Pathologists work behind the scenes in the medical field to make diagnoses and study the progress of diseases. However, they do not work alone but have a team of lab workers to support them. Pathological technicians assist pathologists in diagnosing and analyzing various medical conditions.
The pathological technician in a lab does a variety of jobs to help the pathologist with their workload. They prepare samples, examine them using lab equipment, and record lab results. Pathological technicians also make sure that lab equipment is working properly-it would be difficult to examine specimens if all the microscopes failed. If they work for a forensic pathologist, the pathological technician could even help with autopsies and crime scenes.
Just because the pathological technician assists the pathologist does not mean that they are not a highly skilled professional. Many pathological technicians have associate's or bachelor's degrees in biology or lab sciences. They also have extensive lab experience, especially with specialized equipment and processes.
There is more than meets the eye when it comes to being a pathological technician. For example, did you know that they make an average of $24.69 an hour? That's $51,362 a year!
Between 2018 and 2028, the career is expected to grow -1% and produce -6,400 job opportunities across the U.S.
There are certain skills that many pathological technicians have in order to accomplish their responsibilities. By taking a look through resumes, we were able to narrow down the most common skills for a person in this position. We discovered that a lot of resumes listed customer-service skills, detail oriented and dexterity.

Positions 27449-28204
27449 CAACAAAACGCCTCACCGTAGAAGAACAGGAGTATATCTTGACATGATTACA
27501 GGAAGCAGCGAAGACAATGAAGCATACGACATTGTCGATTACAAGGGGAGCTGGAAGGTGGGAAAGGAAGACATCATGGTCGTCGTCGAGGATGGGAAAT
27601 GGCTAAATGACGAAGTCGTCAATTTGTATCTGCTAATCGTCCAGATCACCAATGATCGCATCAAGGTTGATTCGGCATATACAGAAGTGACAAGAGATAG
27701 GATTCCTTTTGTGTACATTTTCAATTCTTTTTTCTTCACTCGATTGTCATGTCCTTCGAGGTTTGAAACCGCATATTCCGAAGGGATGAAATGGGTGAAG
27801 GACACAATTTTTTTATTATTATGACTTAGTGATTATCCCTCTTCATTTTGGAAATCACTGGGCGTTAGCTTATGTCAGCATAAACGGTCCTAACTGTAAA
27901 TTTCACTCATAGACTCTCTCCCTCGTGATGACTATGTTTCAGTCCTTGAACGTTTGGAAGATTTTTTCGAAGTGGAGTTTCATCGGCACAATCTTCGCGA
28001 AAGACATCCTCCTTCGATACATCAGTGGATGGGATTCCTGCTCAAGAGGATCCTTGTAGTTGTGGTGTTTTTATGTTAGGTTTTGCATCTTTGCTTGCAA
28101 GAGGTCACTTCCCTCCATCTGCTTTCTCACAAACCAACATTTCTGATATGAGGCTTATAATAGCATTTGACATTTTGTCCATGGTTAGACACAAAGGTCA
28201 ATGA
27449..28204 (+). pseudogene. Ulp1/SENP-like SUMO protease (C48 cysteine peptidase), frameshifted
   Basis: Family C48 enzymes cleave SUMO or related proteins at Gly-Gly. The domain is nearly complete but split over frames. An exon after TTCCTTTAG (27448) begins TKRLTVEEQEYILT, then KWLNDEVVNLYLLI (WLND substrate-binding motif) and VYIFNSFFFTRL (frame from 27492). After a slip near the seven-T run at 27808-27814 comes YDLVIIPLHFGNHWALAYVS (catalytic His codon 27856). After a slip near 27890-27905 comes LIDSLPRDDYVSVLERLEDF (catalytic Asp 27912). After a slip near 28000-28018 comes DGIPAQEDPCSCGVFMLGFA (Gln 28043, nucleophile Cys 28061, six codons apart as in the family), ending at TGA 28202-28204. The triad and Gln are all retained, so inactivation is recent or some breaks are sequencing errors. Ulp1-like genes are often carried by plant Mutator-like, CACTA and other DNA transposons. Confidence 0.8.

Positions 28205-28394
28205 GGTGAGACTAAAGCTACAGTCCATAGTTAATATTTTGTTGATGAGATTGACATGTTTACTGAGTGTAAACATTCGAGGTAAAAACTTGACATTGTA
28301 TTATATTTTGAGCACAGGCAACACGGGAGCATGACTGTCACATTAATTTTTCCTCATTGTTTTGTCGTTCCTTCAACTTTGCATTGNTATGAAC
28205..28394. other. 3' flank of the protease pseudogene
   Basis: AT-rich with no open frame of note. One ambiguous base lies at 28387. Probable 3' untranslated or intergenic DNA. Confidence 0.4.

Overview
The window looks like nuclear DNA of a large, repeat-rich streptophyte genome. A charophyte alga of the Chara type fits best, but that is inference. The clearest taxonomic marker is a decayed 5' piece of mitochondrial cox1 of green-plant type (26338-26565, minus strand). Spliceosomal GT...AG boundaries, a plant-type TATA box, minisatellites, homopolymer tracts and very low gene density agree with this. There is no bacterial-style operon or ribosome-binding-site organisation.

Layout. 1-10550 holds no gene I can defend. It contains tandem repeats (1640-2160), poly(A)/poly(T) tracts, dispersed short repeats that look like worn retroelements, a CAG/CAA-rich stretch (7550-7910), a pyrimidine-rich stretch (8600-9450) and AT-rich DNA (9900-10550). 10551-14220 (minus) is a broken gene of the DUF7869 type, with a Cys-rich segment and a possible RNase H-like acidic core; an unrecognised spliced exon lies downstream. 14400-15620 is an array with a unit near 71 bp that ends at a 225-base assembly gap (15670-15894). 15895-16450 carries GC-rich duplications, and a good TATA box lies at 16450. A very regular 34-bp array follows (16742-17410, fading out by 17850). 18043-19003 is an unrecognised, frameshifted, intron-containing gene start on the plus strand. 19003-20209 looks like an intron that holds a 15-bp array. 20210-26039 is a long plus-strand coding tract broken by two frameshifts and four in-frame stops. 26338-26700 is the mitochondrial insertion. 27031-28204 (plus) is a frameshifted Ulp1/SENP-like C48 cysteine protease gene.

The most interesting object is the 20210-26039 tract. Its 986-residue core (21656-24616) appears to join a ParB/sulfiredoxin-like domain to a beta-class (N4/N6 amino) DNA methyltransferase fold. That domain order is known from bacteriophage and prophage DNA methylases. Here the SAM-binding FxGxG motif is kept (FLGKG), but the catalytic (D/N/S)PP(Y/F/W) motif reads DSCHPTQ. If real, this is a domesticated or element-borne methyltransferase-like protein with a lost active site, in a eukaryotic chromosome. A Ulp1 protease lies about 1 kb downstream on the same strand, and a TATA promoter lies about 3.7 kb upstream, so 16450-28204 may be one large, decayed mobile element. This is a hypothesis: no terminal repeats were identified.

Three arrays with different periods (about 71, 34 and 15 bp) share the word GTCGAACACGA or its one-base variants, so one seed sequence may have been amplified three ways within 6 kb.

When it comes to the most important skills required to be a pathological technician, we found that a lot of resumes listed 16.1% of pathological technicians included laboratory equipment, while 5.5% of resumes included chemistry, and 5.1% of resumes included blood samples. Hard skills like these are helpful to have when it comes to performing essential job responsibilities.
When it comes to searching for a job, many search for a key term or phrase. Instead, it might be more helpful to search by industry, as you might be missing jobs that you never thought about in industries that you didn't even think offered positions related to the pathological technician job title. But what industry to start with? Most pathological technicians actually find jobs in the health care and education industries.
If you're interested in becoming a pathological technician, one of the first things to consider is how much education you need. We've determined that 59.5% of pathological technicians have a bachelor's degree. In terms of higher education levels, we found that 3.3% of pathological technicians have master's degrees. Even though most pathological technicians have a college degree, it's possible to become one with only a high school degree or GED.
Choosing the right major is always an important step when researching how to become a pathological technician. When we researched the most common majors for a pathological technician, we found that they most commonly earn bachelor's degree degrees or associate degree degrees. Other degrees that we often see on pathological technician resumes include master's degree degrees or high school diploma degrees.
You may find that experience in other jobs will help you become a pathological technician. In fact, many pathological technician jobs require experience in a role such as laboratory assistant. Meanwhile, many pathological technicians also have previous career experience in roles such as laboratory technician or research assistant.